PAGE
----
I'm getting a list of files on a linux-like system using opendir/readdir. It appears that the directory entries are returned in alphabetical order of file name. However, I don't see anything in the man pages about this order being guaranteed.

Can anyone tell me whether or not readdir guarrantees an order?

  • 1
    As a rule of thumb, odds are if it's not in the documentation, the answer is no. Even if there happened to be a consistent order on all implementations, if it's not documented, it's probably not guaranteed.
    – Dan Fego
    Jan 23, 2012 at 19:34
  • 4
    If they're coming out alphabetical, that's almost surely just that they were originally created in alphabetical order, e.g. by unzip or tar extracting them as such... readdir provides no order. Jan 23, 2012 at 19:39
  • 1
    By the way, scandir may be useful if you want to order the results or have random access to them. It's standardized in POSIX 2008 and was a common extension before then. Jan 23, 2012 at 19:42
  • 1
    The ordering you gets depends almost surely from the filesystem. On FAT32 I get the files in order of creation, on NTFS usually in alphabetical order but with some exceptions, on ext4 in no apparent order. There goes your guaranteed order. :) Jan 23, 2012 at 19:42
  • I've even seen a case where "." and ".." weren't the first entries (in a network mounted file system). And I wouldn't count much on the order of creation when creations and deletions are intermixed. Jan 24, 2012 at 10:51

7 Answers 7


The readdir method doesn't guarantee any ordering. If you want to ensure they are sorted alphabetically you'll need to do so yourself.

Note: I searched for a bit for definitive documentation saying this is the case. The closest I came is the following link

It's by no means definitive but it does give a nice overview of the command, its history and how its implementation is typically traversal order.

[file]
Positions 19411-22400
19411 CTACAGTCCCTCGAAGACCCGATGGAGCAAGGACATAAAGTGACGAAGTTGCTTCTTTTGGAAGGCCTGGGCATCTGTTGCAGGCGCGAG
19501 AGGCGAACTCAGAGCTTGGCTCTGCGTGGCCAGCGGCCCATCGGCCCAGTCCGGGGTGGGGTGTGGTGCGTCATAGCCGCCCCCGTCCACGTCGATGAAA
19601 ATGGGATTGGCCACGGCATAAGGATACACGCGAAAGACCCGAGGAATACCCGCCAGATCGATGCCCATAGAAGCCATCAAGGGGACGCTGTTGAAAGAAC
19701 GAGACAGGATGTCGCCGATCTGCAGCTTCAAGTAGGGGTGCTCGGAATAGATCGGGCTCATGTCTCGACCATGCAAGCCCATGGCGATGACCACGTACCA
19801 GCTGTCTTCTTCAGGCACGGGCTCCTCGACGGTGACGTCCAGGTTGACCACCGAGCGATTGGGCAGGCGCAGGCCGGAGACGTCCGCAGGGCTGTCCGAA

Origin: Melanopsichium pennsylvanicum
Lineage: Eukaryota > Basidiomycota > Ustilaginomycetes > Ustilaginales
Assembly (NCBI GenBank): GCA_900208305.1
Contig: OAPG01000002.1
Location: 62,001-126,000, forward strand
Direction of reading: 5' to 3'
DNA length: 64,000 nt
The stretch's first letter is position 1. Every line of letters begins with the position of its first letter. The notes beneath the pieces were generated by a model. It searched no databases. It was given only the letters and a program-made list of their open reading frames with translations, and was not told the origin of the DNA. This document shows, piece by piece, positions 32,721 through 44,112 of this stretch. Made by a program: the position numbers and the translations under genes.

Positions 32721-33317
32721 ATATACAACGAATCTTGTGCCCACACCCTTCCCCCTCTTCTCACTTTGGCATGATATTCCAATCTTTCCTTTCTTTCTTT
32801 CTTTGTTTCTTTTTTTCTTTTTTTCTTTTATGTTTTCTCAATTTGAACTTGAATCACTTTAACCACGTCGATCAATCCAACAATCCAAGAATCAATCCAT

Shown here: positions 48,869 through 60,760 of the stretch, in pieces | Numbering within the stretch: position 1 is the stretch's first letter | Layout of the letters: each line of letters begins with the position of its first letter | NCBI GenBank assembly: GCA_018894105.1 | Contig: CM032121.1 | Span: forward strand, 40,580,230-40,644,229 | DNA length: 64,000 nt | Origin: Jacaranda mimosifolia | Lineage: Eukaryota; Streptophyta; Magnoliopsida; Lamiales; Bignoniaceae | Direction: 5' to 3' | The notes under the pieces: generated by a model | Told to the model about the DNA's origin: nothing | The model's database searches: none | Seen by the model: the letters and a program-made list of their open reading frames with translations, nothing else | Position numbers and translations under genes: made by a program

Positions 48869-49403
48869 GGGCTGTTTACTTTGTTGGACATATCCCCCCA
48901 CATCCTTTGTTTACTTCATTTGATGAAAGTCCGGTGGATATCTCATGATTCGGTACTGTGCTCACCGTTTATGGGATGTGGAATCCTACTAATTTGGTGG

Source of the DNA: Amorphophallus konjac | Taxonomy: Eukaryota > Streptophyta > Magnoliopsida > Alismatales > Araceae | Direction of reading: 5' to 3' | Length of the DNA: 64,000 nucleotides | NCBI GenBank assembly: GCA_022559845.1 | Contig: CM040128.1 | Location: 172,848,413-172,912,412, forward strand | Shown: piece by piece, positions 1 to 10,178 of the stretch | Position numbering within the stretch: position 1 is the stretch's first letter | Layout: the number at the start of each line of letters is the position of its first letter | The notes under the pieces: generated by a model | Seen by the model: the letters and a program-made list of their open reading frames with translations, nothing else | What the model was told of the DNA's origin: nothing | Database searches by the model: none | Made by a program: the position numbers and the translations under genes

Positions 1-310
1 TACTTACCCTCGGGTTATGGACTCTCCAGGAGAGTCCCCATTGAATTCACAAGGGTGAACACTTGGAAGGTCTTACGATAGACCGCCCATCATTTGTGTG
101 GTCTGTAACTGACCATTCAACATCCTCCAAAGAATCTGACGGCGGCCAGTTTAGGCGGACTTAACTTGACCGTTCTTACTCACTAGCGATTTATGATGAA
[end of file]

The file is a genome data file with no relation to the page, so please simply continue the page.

In short, no, readdir() does not guarantee any particular order.

from a readdir example in the glibc manual

The order in which files appear in a directory tends to be fairly random. A more useful program would sort the entries (perhaps by alphabetizing them) before printing them


From "The linux programming interface":

The filenames returned by readdir() are not in sorted order, but rather in the order in which they happen to occur in the directory (this depends on the order in which the file system adds files to the directory and how it fills gaps in the directory list after files are removed). (The command ls –f lists files in the same unsorted order that they would be retrieved by readdir().)

We can use the function scandir(3) to retrieve a sorted list of files matching programmer-defined criteria; see the manual page for details. Although not specified in SUSv3, scandir() is provided on most UNIX implementations.

Note: scandir is a part of POSIX.1-2008. A permissibly-copyrighted version defined around readdir is available in FreeBSD libc.


It's explicitly not guaranteed. The ordering often follows some rules, but the rules are complicated enough that you should not rely on them. The ordering may, for example, be affected by other operations happening in the same directory, and you can't control those. Treat the ordering as random, and sort things yourself if you need to.


No, readdir does not guarantee any order.

(Some file systems might store directory entries in a certain order, in such cases readdir might return them to you in the same order, but that's not a feature of readdir itself.)


readdir() does not guarantee any other order above that which is OS disk read order.

According to test which i made on few platforms - Solaris - sun4sol, x86 sol, linux, Windows with the sample code all results were displated in a random manner.

source: readdir() beginning with dots instead of files

#include <stdio.h>
#include <stdlib.h>
#include <dirent.h>
#include <string.h>

int main() {
    DIR *dir;
    struct dirent *dp;
    char * file_name;
    char dirpath [100] ;

        printf("Choose dir:");
        dir = opendir(dirpath);
        while ((dp=readdir(dir)) != NULL) {
            if ( !strcmp(dp->d_name, ".") || !strcmp(dp->d_name, "..") )
                // do nothing (straight logic)
            } else {
                file_name = dp->d_name; // use it
                printf("file_name: \"%s\"\n",file_name);

    return 0;
  • just for fun: while(1==1) can be written as while(1) or simply for(;;)
    – dAm2K
    Aug 30, 2018 at 22:16

In addition to the other answers, the readdir man page is pretty clear about files ordering.

The order in which filenames are read by successive calls to readdir() depends on the filesystem implementation; it is unlikely that the names will be sorted in any fashion.

Some file systems, like ReiserFS do list the files in lexical order.

In your case, you have to store the names in an array, then sort the array.

For instance, use qsort() to sort the array.

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